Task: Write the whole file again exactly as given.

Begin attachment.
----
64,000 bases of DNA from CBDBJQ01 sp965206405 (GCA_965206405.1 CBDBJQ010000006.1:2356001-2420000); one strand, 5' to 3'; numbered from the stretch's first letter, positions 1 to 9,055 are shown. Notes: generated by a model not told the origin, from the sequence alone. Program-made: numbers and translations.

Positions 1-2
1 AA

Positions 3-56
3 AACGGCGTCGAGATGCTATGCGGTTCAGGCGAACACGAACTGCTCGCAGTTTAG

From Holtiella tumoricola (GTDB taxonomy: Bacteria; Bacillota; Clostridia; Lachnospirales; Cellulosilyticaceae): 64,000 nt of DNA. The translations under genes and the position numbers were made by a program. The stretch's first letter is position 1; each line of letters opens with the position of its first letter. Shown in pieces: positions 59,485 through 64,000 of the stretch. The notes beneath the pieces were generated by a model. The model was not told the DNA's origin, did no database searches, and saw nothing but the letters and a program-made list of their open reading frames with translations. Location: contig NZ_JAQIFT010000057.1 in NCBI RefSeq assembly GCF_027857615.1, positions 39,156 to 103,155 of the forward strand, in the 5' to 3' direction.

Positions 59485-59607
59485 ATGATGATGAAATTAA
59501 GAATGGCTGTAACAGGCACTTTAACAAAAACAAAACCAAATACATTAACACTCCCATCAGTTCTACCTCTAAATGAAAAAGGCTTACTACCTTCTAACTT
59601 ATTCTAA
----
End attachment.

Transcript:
64,000 bases of DNA from CBDBJQ01 sp965206405 (GCA_965206405.1 CBDBJQ010000006.1:2356001-2420000); one strand, 5' to 3'; numbered from the stretch's first letter, positions 1 to 9,055 are shown. Notes: generated by a model not told the origin, from the sequence alone. Program-made: numbers and translations.

Positions 1-2
1 AA

Positions 3-56
3 AACGGCGTCGAGATGCTATGCGGTTCAGGCGAACACGAACTGCTCGCAGTTTAG

From Holtiella tumoricola (GTDB taxonomy: Bacteria; Bacillota; Clostridia; Lachnospirales; Cellulosilyticaceae): 64,000 nt of DNA. The translations under genes and the position numbers were made by a program. The stretch's first letter is position 1; each line of letters opens with the position of its first letter. Shown in pieces: positions 59,485 through 64,000 of the stretch. The notes beneath the pieces were generated by a model. The model was not told the DNA's origin, did no database searches, and saw nothing but the letters and a program-made list of their open reading frames with translations. Location: contig NZ_JAQIFT010000057.1 in NCBI RefSeq assembly GCF_027857615.1, positions 39,156 to 103,155 of the forward strand, in the 5' to 3' direction.

Positions 59485-59607
59485 ATGATGATGAAATTAA
59501 GAATGGCTGTAACAGGCACTTTAACAAAAACAAAACCAAATACATTAACACTCCCATCAGTTCTACCTCTAAATGAAAAAGGCTTACTACCTTCTAACTT
59601 ATTCTAA